July 11, 2008 By News Report
Photo: Baltimore skyline
Maryland Gov. Martin O'Malley yesterday announced the development of the Maryland State Communications Interoperability Program, and signed an Executive Order that establishes a statewide communications interoperability plan, which will enable emergency first responders, public safety officials and all law enforcement agencies to communicate reliably, rapidly and instantaneously thus enhancing public safety across the state.
At an event outside the State Highway Administration, O'Malley made this announcement joined by Howard County Executive Ken Ulman, State Police Superintendent Col. Terrence Sheridan and other state and local first responders from throughout Maryland. The new statewide 700MHz communications system will provide much needed communications not only for state agencies, but also for local jurisdictions. Construction of the new system will take place in phases over the next five to eight years.
"Implementing an advanced statewide interoperable communications system is a top priority in securing our homeland," O'Malley said. "Ensuring the dependability of radio connectivity between all public safety agencies, including first responders is vital for the protection of our citizens and to Maryland's emergency personnel."
A statewide communications interoperability governance structure comprised of state, local and legislative representatives will be chaired by the superintendent of the Maryland State Police. "Communications interoperability is a necessary investment into the lives of those who work on a daily basis to keep Marylanders safe," said Colonel Terrence B. Sheridan, superintendent of the Maryland State Police.
"This new technology is a critical step forward to ensuring that we can work together in real time as partners on a regional level," said Transportation Secretary John D. Porcari. "Whether clearing an accident on the Bay Bridge or responding to flooding from a hurricane, this new system will allow us to talk to one another from local law enforcement at the municipal and county level to multiple agencies at the state level."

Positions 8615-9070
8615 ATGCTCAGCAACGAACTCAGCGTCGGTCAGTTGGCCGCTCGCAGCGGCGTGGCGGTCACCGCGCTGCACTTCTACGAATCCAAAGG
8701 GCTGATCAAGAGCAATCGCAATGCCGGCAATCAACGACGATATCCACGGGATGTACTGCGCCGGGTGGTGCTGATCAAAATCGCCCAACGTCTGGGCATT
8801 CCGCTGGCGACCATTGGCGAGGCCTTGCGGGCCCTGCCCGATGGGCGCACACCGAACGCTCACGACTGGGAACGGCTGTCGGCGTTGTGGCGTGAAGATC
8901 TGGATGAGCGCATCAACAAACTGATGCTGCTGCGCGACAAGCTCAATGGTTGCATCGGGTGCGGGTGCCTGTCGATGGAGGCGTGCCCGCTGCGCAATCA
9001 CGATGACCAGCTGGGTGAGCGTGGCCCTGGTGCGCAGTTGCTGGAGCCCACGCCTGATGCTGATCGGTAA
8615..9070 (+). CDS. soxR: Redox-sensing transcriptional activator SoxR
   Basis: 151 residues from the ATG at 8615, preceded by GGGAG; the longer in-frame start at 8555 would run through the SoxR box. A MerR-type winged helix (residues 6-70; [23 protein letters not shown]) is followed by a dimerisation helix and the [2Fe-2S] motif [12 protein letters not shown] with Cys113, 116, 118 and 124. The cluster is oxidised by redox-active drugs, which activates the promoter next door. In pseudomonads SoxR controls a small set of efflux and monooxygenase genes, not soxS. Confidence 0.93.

This year, the governor will move ahead with a three-point solution to provide statewide communications interoperability for Maryland's first responders:
The Maryland Department of Transportation, the Maryland Transportation Authority and the Maryland State Police will fund the initial phases of this statewide multiyear project. The design of the system is to be phase constructed by region and will provide communications initially to those agencies and jurisdictions.
This Digital Communities white paper highlights discussions with IT officials in four counties that have adopted shared services models. Our aim was to learn about the obstacles these governments have faced when it comes to shared services and what it takes to overcome those roadblocks. We also spoke with several members of the IT industry who have thought long and hard about these issues. The paper offers some best practices for shared government-to-government services, but also points out challenges that government and industry still must overcome before this model gains widespread adoption.